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The Actuary The magazine of the Institute & Faculty of Actuaries
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Electoral phony war

As the latest date for a UK election draws near, the annual conferences of the political parties provided the opportunity for ideas for future manifestos to be tested on the public — or at least on the newspapers that the public reads.

It is always difficult for a ruling party to appear radical; the charge of, ‘Why haven’t you done this already if it is such a good idea?’ would be difficult to answer. So this year it seems, at least in the area of pension saving, that the Conservatives have been pushing out many new thoughts.

The state pension age increase, planned by the Labour government to rise to 68 over the next 30 years, would rise to 66 for men as soon as 2016 — in other words, only, at most, a six-year lead-in. For women, the plans were more ambiguous, as the existing programme of increases for women from 60 to 65 — the fact that this was introduced by the last Conservative government did not feature in the party conference speeches — would remain until 2020. Interestingly, back in 1995 the Conservatives felt that 25 years was needed to give fair notice to those affected.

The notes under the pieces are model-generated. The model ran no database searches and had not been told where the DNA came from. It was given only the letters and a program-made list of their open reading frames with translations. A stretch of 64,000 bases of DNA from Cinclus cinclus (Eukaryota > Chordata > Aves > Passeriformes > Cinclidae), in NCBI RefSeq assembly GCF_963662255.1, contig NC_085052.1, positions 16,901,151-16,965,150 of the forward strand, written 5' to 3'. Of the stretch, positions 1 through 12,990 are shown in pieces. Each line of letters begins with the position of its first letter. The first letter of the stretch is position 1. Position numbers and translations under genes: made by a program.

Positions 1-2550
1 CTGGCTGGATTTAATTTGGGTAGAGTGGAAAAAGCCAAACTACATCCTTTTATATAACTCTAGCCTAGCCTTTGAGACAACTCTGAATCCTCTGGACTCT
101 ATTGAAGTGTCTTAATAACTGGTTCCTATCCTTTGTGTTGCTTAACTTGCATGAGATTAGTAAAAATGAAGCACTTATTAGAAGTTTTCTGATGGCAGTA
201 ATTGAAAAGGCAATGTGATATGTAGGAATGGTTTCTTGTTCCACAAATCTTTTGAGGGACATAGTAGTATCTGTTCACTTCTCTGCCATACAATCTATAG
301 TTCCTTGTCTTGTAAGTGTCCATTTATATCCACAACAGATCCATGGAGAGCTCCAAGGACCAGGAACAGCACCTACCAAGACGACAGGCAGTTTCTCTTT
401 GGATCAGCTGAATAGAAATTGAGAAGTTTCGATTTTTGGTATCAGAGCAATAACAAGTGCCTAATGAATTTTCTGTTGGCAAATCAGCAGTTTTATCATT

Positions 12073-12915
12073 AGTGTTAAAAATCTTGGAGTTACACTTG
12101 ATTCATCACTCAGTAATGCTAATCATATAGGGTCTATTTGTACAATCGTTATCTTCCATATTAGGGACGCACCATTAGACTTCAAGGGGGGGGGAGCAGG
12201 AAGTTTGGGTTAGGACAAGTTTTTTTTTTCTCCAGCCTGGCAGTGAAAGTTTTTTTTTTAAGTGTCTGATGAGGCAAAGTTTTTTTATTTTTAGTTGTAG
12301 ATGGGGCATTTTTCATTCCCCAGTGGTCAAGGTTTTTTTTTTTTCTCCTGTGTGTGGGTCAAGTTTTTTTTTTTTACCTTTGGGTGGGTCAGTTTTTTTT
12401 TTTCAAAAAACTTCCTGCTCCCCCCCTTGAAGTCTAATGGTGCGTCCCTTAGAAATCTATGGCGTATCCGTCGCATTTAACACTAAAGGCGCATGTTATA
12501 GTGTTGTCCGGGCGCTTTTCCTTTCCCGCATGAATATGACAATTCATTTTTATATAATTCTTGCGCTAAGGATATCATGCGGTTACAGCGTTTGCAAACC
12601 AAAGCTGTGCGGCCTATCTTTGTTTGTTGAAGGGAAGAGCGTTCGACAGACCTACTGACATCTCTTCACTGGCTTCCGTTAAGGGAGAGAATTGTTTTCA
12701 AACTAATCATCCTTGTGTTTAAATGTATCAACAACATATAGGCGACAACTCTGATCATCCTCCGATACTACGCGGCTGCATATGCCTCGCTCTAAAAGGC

George Osborne, shadow chancellor, made other suggestions in his speech, including an attack on “Gordon Brown’s disastrous tax raid on pensions”. He made a promise to “reverse [its” effects and get our country saving again”. He was short on what this would mean, since restoring advanced corporation tax relief and its recovery by pension funds would create a huge hole in the finances. Watch for the manifesto when it comes out.